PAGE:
- Numbers 34:19-28 – after the tribes of Reuben, Gad, and half of Manasseh are settled on the East side of the Jordan river, one leader from each of the remaining 9-1/2 tribes is to work with Eliezer (priest) and Joshua (new leader after Moses) to apportion among themselves the land of Canaan (West of the Jordan).
- Deuteronomy 27:12-13 – Moses says that six tribes “shall stand on Mount Gerizim to pronounce blessings over the people,” while the other six tribes “shall stand on Mount Ebal to pronounce curses”; the list includes both Levi and Joseph, but the order is different than any previous text.
- Deuteronomy 33:1-29 – just before his death, Moses blesses eleven of the tribes of Israel; the order is totally unfamiliar, and curiously Simeon is omitted.
- Joshua 13–19 – the division of the Promised Land among the twelve tribes is described in detail, beginning briefly with the 2-1/2 tribes East of the Jordan (Reuben, Gad, and 1/2 of Manasseh), followed by greater detail about the 9-1/2 tribes West of the Jordan.
- Joshua 21:4-8 – each of the tribes of Israel gives several cities to the Levites, in four divisions: the Kohathite descendants of Aaron (from Judah, Simeon & Benjamin); the other Kohathite clans (from Ephraim, Dan & half-Manasseh); the Gershonite clans (from Issachar, Asher, Naphtali & half-Manasseh); the Merarite clans (from Rueben, Gad & Zebulon).
- Judges 5:12-22 – six tribes formed the Israelite league fighting against Sisera: Ephraim, Benjamin, Machir (probably representing Manasseh), Zebulon, Issachar, and Naphtali (led by Barak); four tribes are chided for not participating: Reuben, Gilead (Gad), Dan, and Asher; the tribes of Judah and Simeon (more distant), and Levi (priestly) are not mentioned.
- 1 Chronicles 2:1-2 – a brief list of the 12 sons of Israel; similar to the order of Genesis 35:22-26, except that Dan is placed before Joseph.
- 1 Chronicles 2–7 – very long genealogies covering the time span from the patriarchs down to the Babylonian exile; the tribe of Judah is covered first and in greatest detail (Chapters 2-3; because of King David and the Chronicler’s own Judean context); Chapter 4 covers the southern tribes: Judah & Simeon; Chapter 5 the 2-1/2 eastern (Transjordan) tribes; 5:27–6:66 the various Levite clans; 7:1-40 most of the other northern tribes, but only briefly and omitting Zebulon.
- 1 Chronicles 12:24-38 – thousands of soldiers from each tribe assemble at Hebron to swear allegiance to David as the new King; the tribe of Judah is first and the 2-1/2 Transjordan tribes are last, but the rest is in an order different from anything prior (why?)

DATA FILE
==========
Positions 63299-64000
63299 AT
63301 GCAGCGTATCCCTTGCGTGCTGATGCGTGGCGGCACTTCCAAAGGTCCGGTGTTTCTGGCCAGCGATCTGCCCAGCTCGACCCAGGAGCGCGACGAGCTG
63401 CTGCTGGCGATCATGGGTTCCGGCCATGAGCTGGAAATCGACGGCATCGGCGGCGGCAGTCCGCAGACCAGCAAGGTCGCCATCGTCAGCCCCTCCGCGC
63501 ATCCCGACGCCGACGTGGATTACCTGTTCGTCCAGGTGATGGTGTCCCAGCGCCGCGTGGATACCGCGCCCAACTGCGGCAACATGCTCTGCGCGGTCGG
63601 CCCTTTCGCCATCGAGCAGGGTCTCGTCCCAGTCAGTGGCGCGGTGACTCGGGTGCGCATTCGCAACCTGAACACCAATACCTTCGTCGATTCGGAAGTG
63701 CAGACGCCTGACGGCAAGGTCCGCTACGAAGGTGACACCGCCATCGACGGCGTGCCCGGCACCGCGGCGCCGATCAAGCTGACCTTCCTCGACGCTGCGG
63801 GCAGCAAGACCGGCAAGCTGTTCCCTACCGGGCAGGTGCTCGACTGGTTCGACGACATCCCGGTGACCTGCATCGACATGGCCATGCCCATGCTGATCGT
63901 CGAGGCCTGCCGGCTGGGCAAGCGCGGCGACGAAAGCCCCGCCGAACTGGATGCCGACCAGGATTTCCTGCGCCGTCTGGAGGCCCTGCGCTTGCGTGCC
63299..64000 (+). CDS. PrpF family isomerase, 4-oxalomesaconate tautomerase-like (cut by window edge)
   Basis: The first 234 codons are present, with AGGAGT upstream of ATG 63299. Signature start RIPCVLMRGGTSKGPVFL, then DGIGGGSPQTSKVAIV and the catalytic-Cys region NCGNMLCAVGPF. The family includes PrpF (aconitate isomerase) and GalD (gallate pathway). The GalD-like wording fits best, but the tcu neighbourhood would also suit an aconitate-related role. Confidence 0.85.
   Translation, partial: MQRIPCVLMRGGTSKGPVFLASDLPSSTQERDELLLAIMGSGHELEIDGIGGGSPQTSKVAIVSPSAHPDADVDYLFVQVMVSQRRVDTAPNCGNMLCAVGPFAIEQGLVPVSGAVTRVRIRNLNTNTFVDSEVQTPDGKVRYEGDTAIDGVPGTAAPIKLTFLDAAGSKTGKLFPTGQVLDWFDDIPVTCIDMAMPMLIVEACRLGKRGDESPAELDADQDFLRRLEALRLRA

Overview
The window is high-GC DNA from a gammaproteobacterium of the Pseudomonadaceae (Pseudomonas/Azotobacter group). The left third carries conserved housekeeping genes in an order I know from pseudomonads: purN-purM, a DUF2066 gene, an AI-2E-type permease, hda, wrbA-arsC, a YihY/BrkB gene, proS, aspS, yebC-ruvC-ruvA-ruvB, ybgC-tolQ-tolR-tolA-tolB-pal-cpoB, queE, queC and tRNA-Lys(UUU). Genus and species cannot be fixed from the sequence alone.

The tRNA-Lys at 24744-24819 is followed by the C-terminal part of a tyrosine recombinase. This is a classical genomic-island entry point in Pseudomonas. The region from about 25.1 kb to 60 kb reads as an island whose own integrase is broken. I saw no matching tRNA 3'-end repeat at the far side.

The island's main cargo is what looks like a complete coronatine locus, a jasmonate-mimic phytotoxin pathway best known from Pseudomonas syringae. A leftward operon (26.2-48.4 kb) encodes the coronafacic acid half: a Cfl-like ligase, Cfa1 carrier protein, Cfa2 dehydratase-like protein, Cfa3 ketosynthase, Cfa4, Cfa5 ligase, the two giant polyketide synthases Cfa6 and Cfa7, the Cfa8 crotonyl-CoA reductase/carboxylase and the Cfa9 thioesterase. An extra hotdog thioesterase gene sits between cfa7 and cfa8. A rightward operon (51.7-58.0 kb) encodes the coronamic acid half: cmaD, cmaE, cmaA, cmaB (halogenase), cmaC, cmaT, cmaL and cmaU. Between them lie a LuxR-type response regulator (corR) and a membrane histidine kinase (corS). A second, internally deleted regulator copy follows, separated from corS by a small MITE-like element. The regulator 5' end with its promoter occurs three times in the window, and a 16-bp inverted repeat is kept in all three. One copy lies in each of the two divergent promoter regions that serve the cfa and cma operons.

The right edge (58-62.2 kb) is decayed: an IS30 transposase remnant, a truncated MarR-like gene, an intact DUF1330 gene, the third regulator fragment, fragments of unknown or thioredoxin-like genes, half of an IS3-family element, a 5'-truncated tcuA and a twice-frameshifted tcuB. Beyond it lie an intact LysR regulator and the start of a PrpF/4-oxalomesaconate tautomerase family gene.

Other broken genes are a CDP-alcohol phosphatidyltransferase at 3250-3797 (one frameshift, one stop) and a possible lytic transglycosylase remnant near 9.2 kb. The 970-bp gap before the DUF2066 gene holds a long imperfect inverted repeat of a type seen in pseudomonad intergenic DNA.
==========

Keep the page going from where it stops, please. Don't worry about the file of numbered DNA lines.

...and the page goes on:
- 1 Chronicles 27:16-22 – a brief list of 13 leaders of the tribes of Israel at the time of King David; Levi and Aaron are curiously listed separately, as are the eastern and western halves of Manasseh, but Gad and Asher are omitted.
- Ezekiel 48:1-29 – an idealized division of the land among the tribes of a New Israel, with seven tribes in the north, the tribe of Levi administering a sanctuary and sacred city in the middle, and the remaining five tribes in the south.
- Ezekiel 48:30-34 – the new sacred city has twelve gates named after the twelve sons of Jacob, three on each side (N, E, S, W)
- Revelation 7:5-8 – the only list in the New Testament of the twelve tribes; John hears that 144,000 Israelites have been “sealed” for salvation, 12,000 from each of the 12 tribes; this list curiously lists both Manasseh and Joseph (but not Ephraim), and omits Dan.
Chart describing the Hebrew meaning of the names of the12 sons of Israel:
Name Meaning in Hebrew From Bible Verse
|Reuben||See as Son||Genesis 29:32|
|Dan||He Judged||Genesis 30:6|
|Joseph||He Adds||Genesis 30:24|
|Benjamin||Son of the Right Hand or Son of the South||Genesis 35:18|
|Manasseh||Making to Forget||Genesis 45:51|
|Ephraim||To Be Fruitful||Genesis 45:52|
The Sons of God
Bene HaElohim is a general term that means “to be brought into existence by God’s creative act.” Because the term carries this meaning, it is used selectively throughout the Old Testament and is always used of angels (Job 1:6; 2:1; 38:7). In the Old Testament the terms El, Elohay, and Elohime, refers to celestial rulers and judges as divine representatives at sacred places, or as reflecting divine majesty and power. They can refer to any divine ones, for example, superhuman beings including God. So while its usage is widespread in the biblical text it can also refer to celestial beings that are not Jehovah God. We know from Scripture that there are three levels of celestial beings, the Cherubim, Seraphim, and the common angels. Michael is the only archangel named in Scripture. One-third of the angels became aligned with Satan when he fell. In the New Testament the term “sons of God” is expanded. Adam is called the “son of God “because he was brought into existence by creation (Luke 3:38). Believers are called “sons of God” (John 1:12) because believers are considered to be a “new creation” (Galatians 6:15).
According to Job 1–2, the “sons of God” present themselves before God to report on their assignments. One of them is Satan or “the Adversary” (Satan in Hebrew means “the adversary”.) Clearly this is Lucifer after his fall when he became God’s “adversary”.